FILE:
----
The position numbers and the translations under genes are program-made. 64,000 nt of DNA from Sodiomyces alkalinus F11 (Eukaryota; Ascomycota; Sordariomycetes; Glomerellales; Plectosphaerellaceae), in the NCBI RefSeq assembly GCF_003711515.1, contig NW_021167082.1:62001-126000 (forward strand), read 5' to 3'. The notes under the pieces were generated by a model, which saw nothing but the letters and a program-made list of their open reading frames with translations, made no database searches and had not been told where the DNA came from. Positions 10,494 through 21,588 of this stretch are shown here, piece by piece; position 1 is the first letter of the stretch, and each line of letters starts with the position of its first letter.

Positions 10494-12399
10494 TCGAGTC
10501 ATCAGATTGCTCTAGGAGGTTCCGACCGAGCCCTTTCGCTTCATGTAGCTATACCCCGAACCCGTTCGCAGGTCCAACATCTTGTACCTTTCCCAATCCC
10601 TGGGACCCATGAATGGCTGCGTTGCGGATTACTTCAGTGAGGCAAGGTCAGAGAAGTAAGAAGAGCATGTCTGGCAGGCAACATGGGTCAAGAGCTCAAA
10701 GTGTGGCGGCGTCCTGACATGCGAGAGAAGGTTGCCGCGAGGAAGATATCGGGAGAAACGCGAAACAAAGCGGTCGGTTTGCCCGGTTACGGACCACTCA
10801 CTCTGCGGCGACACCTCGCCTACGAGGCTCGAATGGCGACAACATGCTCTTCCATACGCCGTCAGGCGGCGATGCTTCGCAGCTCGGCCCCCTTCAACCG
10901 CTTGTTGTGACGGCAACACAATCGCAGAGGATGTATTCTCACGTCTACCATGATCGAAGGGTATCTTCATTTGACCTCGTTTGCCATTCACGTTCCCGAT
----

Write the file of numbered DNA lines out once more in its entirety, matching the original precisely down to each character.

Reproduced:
The position numbers and the translations under genes are program-made. 64,000 nt of DNA from Sodiomyces alkalinus F11 (Eukaryota; Ascomycota; Sordariomycetes; Glomerellales; Plectosphaerellaceae), in the NCBI RefSeq assembly GCF_003711515.1, contig NW_021167082.1:62001-126000 (forward strand), read 5' to 3'. The notes under the pieces were generated by a model, which saw nothing but the letters and a program-made list of their open reading frames with translations, made no database searches and had not been told where the DNA came from. Positions 10,494 through 21,588 of this stretch are shown here, piece by piece; position 1 is the first letter of the stretch, and each line of letters starts with the position of its first letter.

Positions 10494-12399
10494 TCGAGTC
10501 ATCAGATTGCTCTAGGAGGTTCCGACCGAGCCCTTTCGCTTCATGTAGCTATACCCCGAACCCGTTCGCAGGTCCAACATCTTGTACCTTTCCCAATCCC
10601 TGGGACCCATGAATGGCTGCGTTGCGGATTACTTCAGTGAGGCAAGGTCAGAGAAGTAAGAAGAGCATGTCTGGCAGGCAACATGGGTCAAGAGCTCAAA
10701 GTGTGGCGGCGTCCTGACATGCGAGAGAAGGTTGCCGCGAGGAAGATATCGGGAGAAACGCGAAACAAAGCGGTCGGTTTGCCCGGTTACGGACCACTCA
10801 CTCTGCGGCGACACCTCGCCTACGAGGCTCGAATGGCGACAACATGCTCTTCCATACGCCGTCAGGCGGCGATGCTTCGCAGCTCGGCCCCCTTCAACCG
10901 CTTGTTGTGACGGCAACACAATCGCAGAGGATGTATTCTCACGTCTACCATGATCGAAGGGTATCTTCATTTGACCTCGTTTGCCATTCACGTTCCCGAT